It’s a show about making it in life, says Noel Sullivan – something Noel himself knows a thing or two about.
Rock Of Ages is at the Mayflower, Southampton, from September 9-13, with Noel starring as Drew Boley in the ultimate rock mix-tape musical, an hilarious story of dreams, love and rock.
Celebrating the classic 80s rock culture, the show tells the story of a small-town girl and a big-city rocker falling in love to the greatest songs of the decade, with hits including We Built This City, The Final Countdown, I Wanna Know What Love Is and Don’t Stop Believin’.
Following a three-year run in London’s West End, it’s now out on tour – and Noel is having a ball.
“It’s incredible. I get to sing some of the greatest songs. Just to hear those songs live again is great, but to sing them is brilliant.
“My character Drew is an aspiring musician who works in a bar in Los Angeles. It charts the course of true love, but it is also a huge comedy as well. With juke-box musicals, the plots are usually paper thin, but the difference with Rock of Ages is that it highlights that fact and sends it up. The audience are expecting one thing, and then you can feel it happen when the penny drops.”
For Noel, part of the fun is that he isn’t like Drew at all: “I am the polar opposite. He is quite laid back, but I have always known that I wanted a career in musical theatre. I have worked hard to get to this point. Drew is kind of expecting that it will all fall into his lap.”
Noel, on the other hand, knows that that’s not the way it happens. He points out that to get the part he had no fewer than nine auditions. In Noel’s business, you’ve got to know what you want and you’ve got to have the determination to make it happen.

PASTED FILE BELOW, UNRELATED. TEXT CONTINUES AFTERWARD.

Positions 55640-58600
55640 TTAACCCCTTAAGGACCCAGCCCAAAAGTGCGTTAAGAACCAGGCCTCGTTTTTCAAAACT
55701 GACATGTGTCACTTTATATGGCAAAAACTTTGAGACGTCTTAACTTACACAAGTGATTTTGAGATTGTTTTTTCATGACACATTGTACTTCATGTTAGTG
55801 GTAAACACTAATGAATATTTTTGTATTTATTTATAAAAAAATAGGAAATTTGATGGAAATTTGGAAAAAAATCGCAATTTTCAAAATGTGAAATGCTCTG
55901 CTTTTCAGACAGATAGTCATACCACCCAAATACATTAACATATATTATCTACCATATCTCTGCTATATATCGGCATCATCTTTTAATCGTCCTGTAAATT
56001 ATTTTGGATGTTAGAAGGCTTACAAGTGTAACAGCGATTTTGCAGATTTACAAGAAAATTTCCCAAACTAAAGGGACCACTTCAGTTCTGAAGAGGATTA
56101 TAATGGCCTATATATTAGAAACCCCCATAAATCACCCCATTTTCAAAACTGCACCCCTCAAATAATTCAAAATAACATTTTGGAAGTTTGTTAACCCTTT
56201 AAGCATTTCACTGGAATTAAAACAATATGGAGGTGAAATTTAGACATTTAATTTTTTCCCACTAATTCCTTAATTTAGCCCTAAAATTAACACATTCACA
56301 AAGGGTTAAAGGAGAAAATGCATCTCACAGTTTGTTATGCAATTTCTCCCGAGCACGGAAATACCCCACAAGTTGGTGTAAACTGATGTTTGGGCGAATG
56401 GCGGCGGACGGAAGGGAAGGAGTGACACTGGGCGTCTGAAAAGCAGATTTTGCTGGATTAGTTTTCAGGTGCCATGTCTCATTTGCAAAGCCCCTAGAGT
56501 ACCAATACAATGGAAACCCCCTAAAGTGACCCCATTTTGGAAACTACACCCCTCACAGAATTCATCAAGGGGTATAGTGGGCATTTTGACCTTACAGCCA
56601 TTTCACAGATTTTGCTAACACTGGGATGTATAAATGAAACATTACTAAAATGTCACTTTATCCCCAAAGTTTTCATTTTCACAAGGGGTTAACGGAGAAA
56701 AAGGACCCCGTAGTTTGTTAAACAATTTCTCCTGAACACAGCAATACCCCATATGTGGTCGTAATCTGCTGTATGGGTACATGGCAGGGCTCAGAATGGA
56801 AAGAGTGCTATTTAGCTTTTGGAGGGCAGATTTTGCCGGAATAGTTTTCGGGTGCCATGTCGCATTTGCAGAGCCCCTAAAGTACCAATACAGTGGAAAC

“I had singing lessons from an early age. Being Welsh, that’s what we do!”
When the pop group Hear’Say came along, people thought it was just something Noel had fallen into: “But I had actually worked my entire life in music trying to make it happen.”
The fact is that he had put himself in a good position. Having trained as a chorister, coming from a strong choral background, and having understudied for the Welsh National Opera, Noel was ready.
“That classical side stood me in good stead in terms of all the discipline that you get from choral work.”
And now he’s reaping the rewards: “There are not many jobs you can do where you can get an entire audience up on their feet and singing. People can get a bit snobby towards this kind of musical theatre, but I think it is great.”
Noel’s previous credits include Tick in Priscilla Queen of the Desert at Theatre Royal Brighton last Christmas and Galileo in We Will Rock You and Danny Zuko in Grease, both in the West End. Other theatre credits include young Yusef Islam in Moonshadow (Royal Albert Hall) and Nick Piazza in Fame the Musical (Edinburgh Playhouse).